Tories U-Turn On Plans To Make Children Resit Exams

Isabel Infantes/EMPICS Entertainment

The Government has U-turned on plans to make pupils resit SATs exams at secondary school if they fall behind in maths and reading.

Education Secretary Justine Greening announced on Wednesday she would ditch the plans.

“We will not introduce statutory mathematics and reading resits on children’s arrival in Year 7,” she said in statement to the Commons.

“Rather, we will focus on the steps needed to ensure a child catches up lost ground. High-quality resit papers will be made available for teachers to use if they wish, as part of their ongoing assessments.

“In addition, we will introduce a targeted package of support to make sure that struggling pupils are supported by teachers to catch up in Year 7.”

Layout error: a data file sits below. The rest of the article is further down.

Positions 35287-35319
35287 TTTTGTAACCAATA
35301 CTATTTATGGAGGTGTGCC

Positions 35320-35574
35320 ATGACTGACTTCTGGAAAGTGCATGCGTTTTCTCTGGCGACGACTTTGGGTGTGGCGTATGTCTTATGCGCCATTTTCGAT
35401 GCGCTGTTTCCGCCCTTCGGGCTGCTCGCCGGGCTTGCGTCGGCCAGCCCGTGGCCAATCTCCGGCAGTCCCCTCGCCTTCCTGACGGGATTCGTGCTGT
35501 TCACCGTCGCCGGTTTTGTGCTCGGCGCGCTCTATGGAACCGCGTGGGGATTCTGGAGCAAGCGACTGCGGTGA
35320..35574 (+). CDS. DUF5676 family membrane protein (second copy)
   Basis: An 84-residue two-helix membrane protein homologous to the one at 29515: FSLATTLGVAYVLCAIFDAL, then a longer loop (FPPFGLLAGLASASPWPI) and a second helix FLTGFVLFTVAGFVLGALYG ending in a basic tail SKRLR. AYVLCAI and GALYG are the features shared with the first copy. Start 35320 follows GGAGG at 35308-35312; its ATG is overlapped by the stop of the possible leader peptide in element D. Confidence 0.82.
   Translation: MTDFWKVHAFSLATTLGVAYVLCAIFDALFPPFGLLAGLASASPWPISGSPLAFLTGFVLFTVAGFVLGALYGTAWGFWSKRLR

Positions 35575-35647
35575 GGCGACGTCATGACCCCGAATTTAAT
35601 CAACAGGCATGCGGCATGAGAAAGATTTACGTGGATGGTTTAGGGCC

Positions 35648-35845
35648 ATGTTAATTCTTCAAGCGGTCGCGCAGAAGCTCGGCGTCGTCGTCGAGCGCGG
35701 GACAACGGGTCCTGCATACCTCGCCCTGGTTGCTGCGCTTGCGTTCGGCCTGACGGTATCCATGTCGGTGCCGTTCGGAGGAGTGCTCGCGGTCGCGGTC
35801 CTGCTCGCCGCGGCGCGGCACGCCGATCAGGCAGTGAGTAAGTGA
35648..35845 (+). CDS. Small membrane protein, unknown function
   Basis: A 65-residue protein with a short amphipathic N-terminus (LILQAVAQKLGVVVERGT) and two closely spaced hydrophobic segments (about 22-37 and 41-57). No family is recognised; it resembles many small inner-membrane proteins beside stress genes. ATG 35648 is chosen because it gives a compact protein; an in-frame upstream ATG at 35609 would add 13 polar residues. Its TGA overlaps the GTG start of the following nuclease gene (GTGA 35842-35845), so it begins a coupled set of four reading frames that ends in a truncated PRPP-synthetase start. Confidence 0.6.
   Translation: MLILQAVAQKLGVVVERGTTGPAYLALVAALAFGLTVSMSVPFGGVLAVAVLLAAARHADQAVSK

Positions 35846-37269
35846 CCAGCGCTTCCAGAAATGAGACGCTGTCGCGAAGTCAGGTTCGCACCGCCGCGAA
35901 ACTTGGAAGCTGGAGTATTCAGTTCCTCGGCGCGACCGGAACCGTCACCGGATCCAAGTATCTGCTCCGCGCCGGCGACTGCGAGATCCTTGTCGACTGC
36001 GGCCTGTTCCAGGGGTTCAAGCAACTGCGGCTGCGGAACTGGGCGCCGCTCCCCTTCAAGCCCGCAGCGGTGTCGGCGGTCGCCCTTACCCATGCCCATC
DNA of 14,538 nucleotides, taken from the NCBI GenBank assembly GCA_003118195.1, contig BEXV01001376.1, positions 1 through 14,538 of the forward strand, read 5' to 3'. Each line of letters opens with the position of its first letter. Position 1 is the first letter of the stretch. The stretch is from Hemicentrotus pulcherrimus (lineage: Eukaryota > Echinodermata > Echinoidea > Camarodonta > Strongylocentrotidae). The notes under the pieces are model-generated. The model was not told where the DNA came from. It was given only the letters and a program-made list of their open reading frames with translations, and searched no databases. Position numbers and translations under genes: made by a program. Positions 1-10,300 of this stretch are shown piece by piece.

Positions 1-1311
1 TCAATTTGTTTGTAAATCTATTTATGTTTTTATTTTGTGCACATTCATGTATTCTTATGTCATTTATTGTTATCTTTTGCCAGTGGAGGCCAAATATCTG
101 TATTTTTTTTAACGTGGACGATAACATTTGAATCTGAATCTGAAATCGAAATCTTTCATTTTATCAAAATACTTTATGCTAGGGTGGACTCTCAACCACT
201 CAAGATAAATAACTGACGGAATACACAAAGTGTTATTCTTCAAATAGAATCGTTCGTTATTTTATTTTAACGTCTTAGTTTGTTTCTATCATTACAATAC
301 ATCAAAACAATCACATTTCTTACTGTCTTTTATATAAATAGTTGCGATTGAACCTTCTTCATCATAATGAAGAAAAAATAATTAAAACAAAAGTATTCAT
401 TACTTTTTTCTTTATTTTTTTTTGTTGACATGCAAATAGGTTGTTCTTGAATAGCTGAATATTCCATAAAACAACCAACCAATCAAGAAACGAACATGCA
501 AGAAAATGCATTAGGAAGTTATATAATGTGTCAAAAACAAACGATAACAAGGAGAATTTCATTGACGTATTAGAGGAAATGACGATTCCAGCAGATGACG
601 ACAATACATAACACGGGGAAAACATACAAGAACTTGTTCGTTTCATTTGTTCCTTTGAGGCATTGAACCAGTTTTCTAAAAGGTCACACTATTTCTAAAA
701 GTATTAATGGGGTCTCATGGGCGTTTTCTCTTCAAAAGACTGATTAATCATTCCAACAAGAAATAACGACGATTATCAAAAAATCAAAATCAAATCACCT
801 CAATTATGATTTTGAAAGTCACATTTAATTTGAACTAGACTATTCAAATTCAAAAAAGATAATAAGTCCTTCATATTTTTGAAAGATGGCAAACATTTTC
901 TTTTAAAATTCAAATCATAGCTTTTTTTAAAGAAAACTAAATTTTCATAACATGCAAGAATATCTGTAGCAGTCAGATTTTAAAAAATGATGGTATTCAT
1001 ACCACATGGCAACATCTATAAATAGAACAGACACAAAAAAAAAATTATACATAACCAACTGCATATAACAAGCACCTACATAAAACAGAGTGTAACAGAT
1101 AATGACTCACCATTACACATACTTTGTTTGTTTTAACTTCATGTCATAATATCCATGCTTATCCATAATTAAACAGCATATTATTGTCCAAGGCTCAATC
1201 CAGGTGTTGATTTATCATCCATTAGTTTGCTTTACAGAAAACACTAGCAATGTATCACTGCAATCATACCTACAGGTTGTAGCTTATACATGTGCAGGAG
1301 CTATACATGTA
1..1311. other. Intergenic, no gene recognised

Nansi Ellis, assistant general secretary at the Association of Teachers and Lecturers (ATL), said: “Children, parents and teachers will be relieved that the toxic proposal to force children to resit their SATs tests in their first year of secondary school has been shelved.

“We hope teachers will find the new teacher assessment guidance useful. It is good to hear that the key stage 1 grammar, punctuation and spelling tests will be optional again this summer.”

Kim Johnson, president of the NAHT union said: “Secondary leaders will welcome the Government’s plans to halt planned resits of SATs in year seven. These tests would not have helped children or teachers.

“It is disappointing that the Government has not decided to change its rigid marking system to allow teachers to make a balanced judgment of a student’s writing skills at the end of primary.

“At present the system seriously disadvantages pupils with special educational needs and dyslexia.”